Path of the Sri Lankan Rupee 1948-1993
Subroto Roy, 1993
Note: This was part of a 1993 study I did as a consultant at the IMF in Washington in a project on exchange-rates and exports of “South Asian” countries. The IMF is not responsible for its content.
“The Ceylon rupee traded 1:1 with the Indian rupee at the time of Independence and devalued with sterling and the Indian rupee in September 1949 to Rs.4.76 per United States dollar. It was pegged to sterling throughout the Bretton Woods period at that value. Sri Lanka did not respond to the Indian devaluation of 1966 but when sterling devalued in November 1967 from $2.80 to $2.40, the Ceylon rupee was devalued by 20 percent to Rs.5.95 per United States dollar. In May 1968, a dual exchange-rate system was introduced with the official rate of Rs. 5.95 applying to official capital transactions, traditional exports of tea, rubber and copra, and imports of foods, drugs and fertilizers. Other importers and non-traditional exports faced an exchange-rate of Rs. 8.57 per United States dollar, devalued to Rs. 9.23 in June 1969.
Following the end of the Bretton Woods mechanism in August 1971, the Ceylon rupee appreciated because of its peg to sterling. As with India and Pakistan, the link to sterling was soon broken, and in November 1971 the Ceylon rupee was pegged to the dollar, thereby depreciating with the dollar. The peg was at the same official rate of Rs. 5.95 as previously. As with India and Pakistan, it is possible that long-term damage was done to Sri Lanka’s competitiveness relative to other developing countries in the Bretton Woods period by overvalued nominal exchange-rates associated with inward looking trade policies.
When sterling floated in June 1972, Sri Lanka delinked from the dollar and pegged at Rs. 15.60 to sterling, until May 1976 when the rupee was delinked again from sterling and pegged to an undisclosed basket of currencies. In a major reform in November 1977, the multiple exchange-rates were unified and the Sri Lankan rupee was devalued by more than 46 percent to Rs. 16 per United States dollar, which was maintained until the first half of 1980. The rupee depreciated further to Rs. 18.01 per United States dollar by the end of 1980, and to Rs.18.35 by May 1981. Relative to a weighted average of the currencies of Sri Lanka’s major trading partners (including India and Pakistan) the rupee depreciated by 14 percent from November 1977 through July 1980 and a further 10 percent by December 1980. But due to higher Sri Lankan price-level changes, this may have been associated with appreciation of the real exchange-rate.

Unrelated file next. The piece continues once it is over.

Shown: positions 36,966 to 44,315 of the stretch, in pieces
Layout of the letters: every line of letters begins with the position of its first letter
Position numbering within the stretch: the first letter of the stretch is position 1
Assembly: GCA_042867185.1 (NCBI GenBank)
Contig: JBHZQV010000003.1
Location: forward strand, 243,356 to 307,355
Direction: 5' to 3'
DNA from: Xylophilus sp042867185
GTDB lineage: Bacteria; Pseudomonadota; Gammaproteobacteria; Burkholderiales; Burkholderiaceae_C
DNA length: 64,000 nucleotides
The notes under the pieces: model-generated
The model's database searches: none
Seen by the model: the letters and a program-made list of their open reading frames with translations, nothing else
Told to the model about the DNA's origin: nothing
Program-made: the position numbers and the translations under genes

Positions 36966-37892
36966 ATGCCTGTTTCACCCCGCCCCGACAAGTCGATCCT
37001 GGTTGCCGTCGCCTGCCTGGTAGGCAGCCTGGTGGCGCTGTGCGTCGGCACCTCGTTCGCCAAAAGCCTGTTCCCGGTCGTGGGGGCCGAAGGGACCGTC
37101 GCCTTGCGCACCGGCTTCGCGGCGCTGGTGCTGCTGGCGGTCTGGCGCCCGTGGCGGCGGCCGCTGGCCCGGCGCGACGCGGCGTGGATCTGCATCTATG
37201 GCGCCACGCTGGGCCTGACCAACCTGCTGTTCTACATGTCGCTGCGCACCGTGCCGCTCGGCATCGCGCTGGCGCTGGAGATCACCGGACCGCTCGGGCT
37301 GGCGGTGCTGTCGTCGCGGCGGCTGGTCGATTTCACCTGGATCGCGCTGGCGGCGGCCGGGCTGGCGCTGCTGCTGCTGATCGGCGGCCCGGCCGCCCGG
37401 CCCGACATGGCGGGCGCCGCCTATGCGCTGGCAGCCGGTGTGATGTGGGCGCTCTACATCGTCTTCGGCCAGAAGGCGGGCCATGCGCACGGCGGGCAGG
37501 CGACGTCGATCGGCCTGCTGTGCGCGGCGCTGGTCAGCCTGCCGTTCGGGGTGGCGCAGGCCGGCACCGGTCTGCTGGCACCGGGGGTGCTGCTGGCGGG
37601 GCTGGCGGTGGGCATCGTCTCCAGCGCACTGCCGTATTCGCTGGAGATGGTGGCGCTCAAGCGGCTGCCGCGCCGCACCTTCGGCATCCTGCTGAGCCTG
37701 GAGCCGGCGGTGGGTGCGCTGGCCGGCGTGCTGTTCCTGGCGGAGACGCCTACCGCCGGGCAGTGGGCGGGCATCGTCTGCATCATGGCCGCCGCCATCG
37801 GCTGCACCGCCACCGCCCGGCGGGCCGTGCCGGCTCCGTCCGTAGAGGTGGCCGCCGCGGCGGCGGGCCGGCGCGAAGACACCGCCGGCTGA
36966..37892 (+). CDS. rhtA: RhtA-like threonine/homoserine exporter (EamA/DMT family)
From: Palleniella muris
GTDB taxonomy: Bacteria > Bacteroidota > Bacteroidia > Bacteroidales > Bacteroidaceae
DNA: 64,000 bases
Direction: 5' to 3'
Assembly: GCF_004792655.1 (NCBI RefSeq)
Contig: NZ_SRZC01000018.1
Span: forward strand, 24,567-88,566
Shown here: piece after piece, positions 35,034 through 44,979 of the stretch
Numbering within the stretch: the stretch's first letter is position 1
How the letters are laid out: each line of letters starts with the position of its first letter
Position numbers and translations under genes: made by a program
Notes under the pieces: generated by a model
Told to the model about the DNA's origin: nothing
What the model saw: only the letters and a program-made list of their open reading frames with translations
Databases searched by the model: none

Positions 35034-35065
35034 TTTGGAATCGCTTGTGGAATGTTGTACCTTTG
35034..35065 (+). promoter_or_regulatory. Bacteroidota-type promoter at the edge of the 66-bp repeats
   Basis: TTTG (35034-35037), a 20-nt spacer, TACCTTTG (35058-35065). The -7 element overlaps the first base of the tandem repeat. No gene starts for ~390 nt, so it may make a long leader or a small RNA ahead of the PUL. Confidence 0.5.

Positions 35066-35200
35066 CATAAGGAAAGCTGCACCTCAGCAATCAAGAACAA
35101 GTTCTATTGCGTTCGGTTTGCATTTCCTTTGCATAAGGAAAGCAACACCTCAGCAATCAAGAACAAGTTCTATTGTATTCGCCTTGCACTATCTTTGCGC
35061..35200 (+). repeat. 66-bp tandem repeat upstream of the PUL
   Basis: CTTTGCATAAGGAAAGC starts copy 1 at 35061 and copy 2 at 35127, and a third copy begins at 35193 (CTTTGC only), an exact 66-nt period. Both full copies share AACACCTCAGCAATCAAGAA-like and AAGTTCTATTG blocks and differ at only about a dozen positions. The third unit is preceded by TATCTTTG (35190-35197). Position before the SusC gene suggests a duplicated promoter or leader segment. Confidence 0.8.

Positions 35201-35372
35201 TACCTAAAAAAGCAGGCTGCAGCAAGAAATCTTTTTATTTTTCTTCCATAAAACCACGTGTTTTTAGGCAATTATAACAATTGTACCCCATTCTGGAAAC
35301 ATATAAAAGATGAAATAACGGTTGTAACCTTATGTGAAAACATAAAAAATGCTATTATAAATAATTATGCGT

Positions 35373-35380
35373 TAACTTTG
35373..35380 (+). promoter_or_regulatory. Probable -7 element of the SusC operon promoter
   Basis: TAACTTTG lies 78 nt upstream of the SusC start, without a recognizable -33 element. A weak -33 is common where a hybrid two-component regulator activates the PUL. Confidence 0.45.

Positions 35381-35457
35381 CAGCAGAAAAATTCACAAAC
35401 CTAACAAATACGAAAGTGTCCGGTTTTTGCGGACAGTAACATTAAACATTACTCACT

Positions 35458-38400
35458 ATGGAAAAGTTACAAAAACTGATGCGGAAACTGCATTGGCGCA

From August 1983, a formal system was adopted attempting to target the real-exchange rate, by which the rupee would be adjusted periodically depending on domestic price-levels relative to Sri Lanka’s six main trading partners (Britain, the United States, India, Japan, Germany and France). In practice, the Sri Lankan authorities took other factors into account, “most notably exchange-rate movements of the currencies of neighboring as well as competitor countries”. The first half of the 1980s were marked by real exchange-rate appreciation by as much as 30 percent, especially against the currencies of Sri Lanka’s neighbours and competitors including India and Pakistan. In 1985, the rupee depreciated by more than 9 percent in nominal terms and more than 15 percent in real terms, including against India and Pakistan, but this decline did not fully offset the loss of competitiveness in 1981-1984.
Since 1986, the real effective exchange-rate has fluctuated substantially. Between 1986 and mid-1989 it depreciated by over 10 percent, when a large nominal depreciation in September 1989 contributed to further depreciation of the real rate. Subsequently, the real rate appreciated by about 17 percent between late-1989 and early-1991, following which further nominal depreciation contributed to gradual real depreciation through mid-1992.
Technical studies at the IMF laid the groundwork for a floating market-determined exchange-rate for Sri Lanka based on a daily interbank market. Sri Lanka introduced such a system in August 1990, whereby the authorities were to set daily buying and selling rates as intervention points and permit the spot exchange rate to be determined within them. This system began to work effectively with an adequate difference between the intervention points in March 1992. The Sri Lankan rupee, at Rs. 44.6 per United States dollar in December 1991 and Rs. 46 in December 1992, was at Rs. 47.5 in April 1993. The Indian exchange-rate reforms of 1992-1993 have been observed closely by Sri Lankan authorities, and in late March 1993, Sri Lanka removed all remaining barriers to current account convertibility.””